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Fostering Friendships at Bangkok Patana

Tree boy holding a tiny tree and play with dinosaur toys

With thanks to Carol Battram, Assistant Principal for Learning and Welfare at Bangkok Patana, Primary school.

Friendships are still a source of joy – and heartbreak. Many of us still spend too much time sending each other nonsense memes and place-holder messages and far too little time catching up in person. 

Stop-press! Friendships are Important! 

A small number of my friends have remained constant for 30+ years but most friendships come and go. Some flourish with minimal care whilst others feel like the worst sort of unrewarded work. I’ve invested heavily in some friendships that have come to nothing – which nearly always hurts. It’s really not that much different for our students – except that they also have to live out their formative years with a continuously rotating door of arrivals and departures. 

4 Boys cuddle

 Teaching the Skills and the Language of Friendship

We get marginally better at navigating friendships, but mainly through trial and error and the willingness of others to forgive us when we get things horribly wrong. I wish I had been taught that friendships are not always healthy, and that respectful disagreements can and should be part of a mutually respectful relationship. I wish I had been told that confronting a problem needn’t be a bad thing, and that advocating for oneself is not the same as being mean to others.

From Nursery through to Senior Studies, our students are taught about friendships and how to keep them in the healthy zone. We teach that most friendships will have their ups and downs and that’s okay. We teach that every friendship is different, and that it is good to have different friends. We try to take away the unhelpful pressure to find a BFF.

We want every child to learn that trust, kindness and respect are the key ingredients for a healthy friendship. If spending time with a friend makes us feel good about ourselves, that’s in the healthy zone. If we are left feeling sad, excluded or anxious, then this friendship needs re-evaluating. Sometimes a friendship starts off well, but those key ingredients are missing. A friendship should make us feel happy, trusted and respected. 

Group of girls siting on beanbags in school playground

Children should be taught words and skills so that they can explain how they are feeling about their friendships and recognise when something needs to change. It’s common for one friend to have no idea why their friend is upset with them. A friendship can’t be repaired until we know what has caused the problem.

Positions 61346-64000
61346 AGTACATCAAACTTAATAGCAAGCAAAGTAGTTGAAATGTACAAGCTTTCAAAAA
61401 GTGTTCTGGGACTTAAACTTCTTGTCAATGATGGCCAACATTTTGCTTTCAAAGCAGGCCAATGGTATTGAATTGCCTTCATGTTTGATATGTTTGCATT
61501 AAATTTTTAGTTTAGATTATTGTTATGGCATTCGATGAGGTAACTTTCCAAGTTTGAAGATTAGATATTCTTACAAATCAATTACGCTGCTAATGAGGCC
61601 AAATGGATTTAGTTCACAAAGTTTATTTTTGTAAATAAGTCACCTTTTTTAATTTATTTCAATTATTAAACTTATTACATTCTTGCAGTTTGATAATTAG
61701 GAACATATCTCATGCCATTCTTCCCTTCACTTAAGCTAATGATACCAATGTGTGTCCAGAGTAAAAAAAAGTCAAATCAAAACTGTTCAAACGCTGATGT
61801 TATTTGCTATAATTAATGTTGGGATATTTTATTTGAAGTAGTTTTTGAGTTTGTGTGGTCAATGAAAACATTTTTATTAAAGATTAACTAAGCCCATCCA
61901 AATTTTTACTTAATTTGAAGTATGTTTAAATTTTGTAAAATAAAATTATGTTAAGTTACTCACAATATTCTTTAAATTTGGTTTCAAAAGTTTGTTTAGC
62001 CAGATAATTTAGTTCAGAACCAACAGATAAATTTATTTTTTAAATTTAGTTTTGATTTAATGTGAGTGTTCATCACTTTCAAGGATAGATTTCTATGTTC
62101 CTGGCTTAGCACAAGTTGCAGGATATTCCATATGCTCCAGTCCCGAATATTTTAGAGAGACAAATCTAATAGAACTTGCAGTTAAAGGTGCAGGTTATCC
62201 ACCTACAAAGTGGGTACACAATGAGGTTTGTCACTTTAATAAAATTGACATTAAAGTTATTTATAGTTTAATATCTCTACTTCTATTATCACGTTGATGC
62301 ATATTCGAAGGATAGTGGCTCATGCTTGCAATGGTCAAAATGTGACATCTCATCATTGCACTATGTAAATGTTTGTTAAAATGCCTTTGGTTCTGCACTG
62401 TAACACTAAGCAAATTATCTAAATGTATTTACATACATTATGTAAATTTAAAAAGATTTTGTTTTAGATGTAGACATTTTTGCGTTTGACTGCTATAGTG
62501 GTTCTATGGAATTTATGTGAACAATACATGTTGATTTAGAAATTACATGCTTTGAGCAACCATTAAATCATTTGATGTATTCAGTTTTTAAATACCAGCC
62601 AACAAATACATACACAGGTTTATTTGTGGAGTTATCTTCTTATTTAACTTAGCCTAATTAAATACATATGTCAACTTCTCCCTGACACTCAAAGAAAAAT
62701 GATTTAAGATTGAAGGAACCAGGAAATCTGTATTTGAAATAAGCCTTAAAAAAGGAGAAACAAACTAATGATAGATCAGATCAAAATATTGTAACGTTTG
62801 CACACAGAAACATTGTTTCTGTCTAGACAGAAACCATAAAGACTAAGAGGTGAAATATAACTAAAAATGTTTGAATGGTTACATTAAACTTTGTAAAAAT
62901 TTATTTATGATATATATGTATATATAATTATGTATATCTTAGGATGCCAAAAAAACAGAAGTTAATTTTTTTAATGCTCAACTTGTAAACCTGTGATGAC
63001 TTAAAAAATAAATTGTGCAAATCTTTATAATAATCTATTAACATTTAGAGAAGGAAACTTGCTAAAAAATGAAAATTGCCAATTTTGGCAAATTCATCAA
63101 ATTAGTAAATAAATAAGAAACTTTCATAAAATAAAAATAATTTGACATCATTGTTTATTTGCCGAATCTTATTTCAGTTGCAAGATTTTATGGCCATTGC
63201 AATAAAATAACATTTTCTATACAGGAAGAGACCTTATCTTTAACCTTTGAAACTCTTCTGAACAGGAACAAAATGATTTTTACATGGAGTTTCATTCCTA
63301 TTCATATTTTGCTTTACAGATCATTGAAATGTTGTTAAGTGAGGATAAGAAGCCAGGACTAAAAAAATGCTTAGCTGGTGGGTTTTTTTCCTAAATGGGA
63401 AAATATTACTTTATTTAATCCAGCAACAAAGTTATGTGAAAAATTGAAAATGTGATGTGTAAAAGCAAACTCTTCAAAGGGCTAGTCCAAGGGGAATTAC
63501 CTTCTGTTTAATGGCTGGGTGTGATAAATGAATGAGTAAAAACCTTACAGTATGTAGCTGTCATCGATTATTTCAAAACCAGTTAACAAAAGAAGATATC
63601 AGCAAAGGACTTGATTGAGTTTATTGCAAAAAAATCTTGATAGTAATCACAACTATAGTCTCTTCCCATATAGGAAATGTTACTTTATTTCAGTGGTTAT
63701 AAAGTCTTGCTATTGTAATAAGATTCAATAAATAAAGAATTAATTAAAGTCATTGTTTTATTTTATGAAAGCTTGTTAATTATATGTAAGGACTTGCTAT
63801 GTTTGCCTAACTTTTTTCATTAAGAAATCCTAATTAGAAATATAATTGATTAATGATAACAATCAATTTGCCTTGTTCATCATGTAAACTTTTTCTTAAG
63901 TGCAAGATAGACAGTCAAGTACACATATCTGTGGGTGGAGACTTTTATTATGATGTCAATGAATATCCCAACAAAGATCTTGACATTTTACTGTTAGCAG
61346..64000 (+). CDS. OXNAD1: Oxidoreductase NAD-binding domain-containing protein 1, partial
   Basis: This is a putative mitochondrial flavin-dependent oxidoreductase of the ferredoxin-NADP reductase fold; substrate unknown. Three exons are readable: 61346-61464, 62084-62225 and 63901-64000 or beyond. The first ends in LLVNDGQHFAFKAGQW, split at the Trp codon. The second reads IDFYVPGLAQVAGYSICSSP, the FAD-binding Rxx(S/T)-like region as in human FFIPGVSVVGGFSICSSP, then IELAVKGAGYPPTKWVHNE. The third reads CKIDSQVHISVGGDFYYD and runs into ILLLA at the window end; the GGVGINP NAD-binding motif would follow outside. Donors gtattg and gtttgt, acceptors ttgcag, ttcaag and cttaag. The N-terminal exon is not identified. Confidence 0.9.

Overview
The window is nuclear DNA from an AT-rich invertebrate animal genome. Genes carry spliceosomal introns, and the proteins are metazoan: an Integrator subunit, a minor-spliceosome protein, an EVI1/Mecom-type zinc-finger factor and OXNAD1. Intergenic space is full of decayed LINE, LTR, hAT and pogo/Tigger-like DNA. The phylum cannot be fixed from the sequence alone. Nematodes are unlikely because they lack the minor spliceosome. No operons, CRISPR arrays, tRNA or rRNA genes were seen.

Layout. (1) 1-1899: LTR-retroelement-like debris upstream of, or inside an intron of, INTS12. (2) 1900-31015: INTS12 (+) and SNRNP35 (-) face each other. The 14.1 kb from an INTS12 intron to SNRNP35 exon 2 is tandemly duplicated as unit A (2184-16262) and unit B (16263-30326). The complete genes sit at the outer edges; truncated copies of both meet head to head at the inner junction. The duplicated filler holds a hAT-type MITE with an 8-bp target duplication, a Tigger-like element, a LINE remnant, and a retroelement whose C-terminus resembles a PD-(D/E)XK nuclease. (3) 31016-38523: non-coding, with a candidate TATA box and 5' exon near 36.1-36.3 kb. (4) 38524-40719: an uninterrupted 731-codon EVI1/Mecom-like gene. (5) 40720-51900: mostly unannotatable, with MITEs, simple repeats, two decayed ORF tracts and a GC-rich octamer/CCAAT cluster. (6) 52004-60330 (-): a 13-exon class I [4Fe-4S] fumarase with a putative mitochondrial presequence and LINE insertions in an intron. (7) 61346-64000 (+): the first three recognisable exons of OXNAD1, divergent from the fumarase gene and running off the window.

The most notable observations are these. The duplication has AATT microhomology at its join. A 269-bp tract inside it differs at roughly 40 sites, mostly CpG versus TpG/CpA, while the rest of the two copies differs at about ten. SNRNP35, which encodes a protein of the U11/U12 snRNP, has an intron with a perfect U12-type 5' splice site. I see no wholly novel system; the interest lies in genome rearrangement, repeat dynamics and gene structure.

Peaceful Problem Solving and Friendship Fires

In our school, a typical upset between friends is called a Friendship Fire. Most can be put out using peaceful problem-solving conversations – often supported by the teacher. As they get older, our students start to understand that there are different points of view, and to respond in a more thoughtful way. The aim of peaceful problem solving is to confront the issue honestly, and then to forgive and forget, leaving their friendship closer and stronger. We want our students to become conflict-resolvers, not conflict-avoiders. 

Group of boys playing guitars

Find a good time to talk and listen.

Using a calm, serious voice:  

  1. Retell the situation.
  2. Explain how it made you feel.
  3. Talk it through, being respectful and honest.

Responding to mean-on-purpose Behaviours

When children are ‘mean-on-purpose’, they are driven to cause hurt and distress, perhaps several times on purpose. This happens often within the child’s friendship group. Mean-on-purpose behaviours require different responses in order to support all of the children involved and to bring about positive change. Children should learn how to stand up for themselves without making the problem even bigger and possibly getting into trouble themselves. This is something that many of us would find challenging but, like any skill, the more you practice, the better you get. 

Group of girls playing together

Deploy a Quick Comeback!

‘That’s unkind. You need to stop.’

‘It’s not okay to talk to me like that.’

‘Stop. I don’t like it.’

‘I’ve asked you not to call me that.’

Very few of us can come up with a quick and effective comeback when we most need one, so we teach children some key phrases and how to use them. Sticking up for yourself is not rude. In Foundation Stage many of our child use, ‘Stop, I don’t like it’. The best comeback is the one that gets used, even when your brain is flustered.

  1. Say your Quick Comeback using a strong voice.
  2. Then walk away. Don’t get drawn in.
  3. Report the behaviour to an adult.

We all have a role to play here. A child’s readiness to side-step conflict is reinforced when we tell them to ignore the problem or try to solve the problem for them. Once they learn to put out their own Friendship Fires, or develop the confidence to use a Quick Comeback, managing upsets within friendships becomes part of their skill set. I wish I’d been taught that.

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